The Mid-Atlantic Colonies by HC120211053914


									                    The Mid-Atlantic Colonies
                                       Also known as the Breadbasket colonies, the
                                       Mid-Atlantic colonies include New Jersey,
                                       Pennsylvania, Delaware, New York. The
                                       first settlers of the Mid-Atlantic colonies
                                       soon discovered that the land was good for
                                       farming, once the trees and rocks were
                                       cleared. The weather was also perfect for
                                       agriculture with its moderate climate. The
                                       Mid-Atlantic Colonies are located along the
                                       Appalachian Mountains and the areas of
                                       consists of coastal lowlands, harbors, bays,
                                       and many wide rivers.

Because the area is perfect for growing crops such as wheat, corn, and rye, these
colonies became to be known as the “Breadbasket Colonies.” Not only did they make
money through agriculture, but they also made money through trading goods in the
major market towns. Found throughout the middle colonies and through the work
that unskilled and skilled workmen as well as fishermen did for the economy. The
regions rich resources attracted people from many different countries in Europe
and many people from varying religious backgrounds. William Penn, who founded the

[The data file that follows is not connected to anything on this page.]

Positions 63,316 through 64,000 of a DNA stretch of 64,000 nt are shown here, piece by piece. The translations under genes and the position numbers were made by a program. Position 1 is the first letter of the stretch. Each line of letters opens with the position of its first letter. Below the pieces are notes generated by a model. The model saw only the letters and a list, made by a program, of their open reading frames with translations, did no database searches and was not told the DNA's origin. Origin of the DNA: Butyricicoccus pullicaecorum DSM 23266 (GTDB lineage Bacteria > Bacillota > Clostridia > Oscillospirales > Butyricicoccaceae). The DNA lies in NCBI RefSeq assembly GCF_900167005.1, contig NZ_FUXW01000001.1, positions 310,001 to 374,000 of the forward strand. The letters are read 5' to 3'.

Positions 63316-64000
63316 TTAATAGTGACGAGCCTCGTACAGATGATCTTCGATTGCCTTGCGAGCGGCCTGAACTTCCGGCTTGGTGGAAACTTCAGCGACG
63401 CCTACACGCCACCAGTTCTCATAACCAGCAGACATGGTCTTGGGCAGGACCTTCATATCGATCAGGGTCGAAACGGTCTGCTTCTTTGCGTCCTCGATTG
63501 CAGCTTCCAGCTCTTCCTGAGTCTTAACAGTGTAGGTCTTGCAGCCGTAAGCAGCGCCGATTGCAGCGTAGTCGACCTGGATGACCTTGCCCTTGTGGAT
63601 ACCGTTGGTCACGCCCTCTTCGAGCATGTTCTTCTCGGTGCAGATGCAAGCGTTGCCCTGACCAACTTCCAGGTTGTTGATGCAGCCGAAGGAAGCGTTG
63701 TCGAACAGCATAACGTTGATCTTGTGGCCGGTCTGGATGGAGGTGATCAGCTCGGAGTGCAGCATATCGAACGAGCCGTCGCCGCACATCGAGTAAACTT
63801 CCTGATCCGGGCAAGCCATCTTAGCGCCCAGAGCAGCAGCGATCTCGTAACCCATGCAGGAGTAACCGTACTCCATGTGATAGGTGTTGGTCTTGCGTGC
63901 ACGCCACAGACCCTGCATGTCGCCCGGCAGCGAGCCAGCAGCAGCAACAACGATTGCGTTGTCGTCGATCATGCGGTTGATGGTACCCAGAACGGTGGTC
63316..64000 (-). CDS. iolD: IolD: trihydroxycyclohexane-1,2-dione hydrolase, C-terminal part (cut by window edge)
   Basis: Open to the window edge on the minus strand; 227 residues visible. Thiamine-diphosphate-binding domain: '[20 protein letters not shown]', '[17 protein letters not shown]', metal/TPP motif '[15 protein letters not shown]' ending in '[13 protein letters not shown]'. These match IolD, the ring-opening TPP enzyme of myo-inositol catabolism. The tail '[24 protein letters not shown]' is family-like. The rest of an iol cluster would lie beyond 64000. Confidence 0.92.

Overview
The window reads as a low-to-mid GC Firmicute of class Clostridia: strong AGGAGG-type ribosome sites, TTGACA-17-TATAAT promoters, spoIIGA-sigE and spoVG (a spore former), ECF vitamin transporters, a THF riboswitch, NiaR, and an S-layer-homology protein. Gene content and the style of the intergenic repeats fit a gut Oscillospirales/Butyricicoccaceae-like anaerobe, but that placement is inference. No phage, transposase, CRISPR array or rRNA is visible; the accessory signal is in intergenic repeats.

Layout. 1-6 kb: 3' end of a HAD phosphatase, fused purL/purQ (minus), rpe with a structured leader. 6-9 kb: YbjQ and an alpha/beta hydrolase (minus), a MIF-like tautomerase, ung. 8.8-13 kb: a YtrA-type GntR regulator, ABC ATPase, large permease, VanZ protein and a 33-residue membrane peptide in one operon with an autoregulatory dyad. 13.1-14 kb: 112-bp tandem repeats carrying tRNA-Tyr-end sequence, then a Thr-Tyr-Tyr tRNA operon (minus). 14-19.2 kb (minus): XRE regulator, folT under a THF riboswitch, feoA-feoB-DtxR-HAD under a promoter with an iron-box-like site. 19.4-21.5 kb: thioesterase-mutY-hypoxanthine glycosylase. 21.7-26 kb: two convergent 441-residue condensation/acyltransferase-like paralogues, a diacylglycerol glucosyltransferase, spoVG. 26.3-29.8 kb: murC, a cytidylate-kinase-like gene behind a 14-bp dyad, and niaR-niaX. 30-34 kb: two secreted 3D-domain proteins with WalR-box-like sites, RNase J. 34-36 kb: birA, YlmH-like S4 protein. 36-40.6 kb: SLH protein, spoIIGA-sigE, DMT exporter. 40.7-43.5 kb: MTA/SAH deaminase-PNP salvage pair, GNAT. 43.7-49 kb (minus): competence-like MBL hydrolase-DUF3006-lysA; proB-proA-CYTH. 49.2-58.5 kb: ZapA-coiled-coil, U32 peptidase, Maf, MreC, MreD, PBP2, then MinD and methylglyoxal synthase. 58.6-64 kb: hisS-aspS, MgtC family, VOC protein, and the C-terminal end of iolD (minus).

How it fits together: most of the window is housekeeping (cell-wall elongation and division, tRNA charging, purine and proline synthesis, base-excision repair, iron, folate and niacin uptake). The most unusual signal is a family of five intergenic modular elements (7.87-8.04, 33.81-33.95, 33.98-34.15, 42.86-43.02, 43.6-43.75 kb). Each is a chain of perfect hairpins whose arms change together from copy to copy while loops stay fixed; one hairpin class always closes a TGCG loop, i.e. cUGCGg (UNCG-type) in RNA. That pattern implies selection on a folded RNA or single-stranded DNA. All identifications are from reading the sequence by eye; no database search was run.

colony of Pennsylvania in 1682, attracted immigrants from many countries with his
policies of religious liberty and freehold ownership, which meant that framers
owned their land free and clear from leases and dues to landlords. The great
majority of settlers who came to Pennsylvania and New Jersey before 1700 were
English or Welsh Quakers and they remained the dominant social and political group
unit the 1750’s.

Shopkeepers and artisans-shipwrights, butchers, coopers (barrelmakers),
seamstresses, shoemakers, bakers, carpenters, masons, and many other specialized
producers- constituted the middle ranks of seaport society. Wives and husbands
often worked as a team and passed their craft onto their children. Most of these
artisans and traders earned enough income to maintain a modest but dignified
existence. Farmers depended on market towns as places to trade their livestock
and their crops such as grains, fruits, and vegetables. Along with the market
towns, the Mid-Atlantic colonies included small towns and villages as well as big
cities such as Philadelphia. Philadelphia became the largest and wealthiest city in
the English colonies.

To top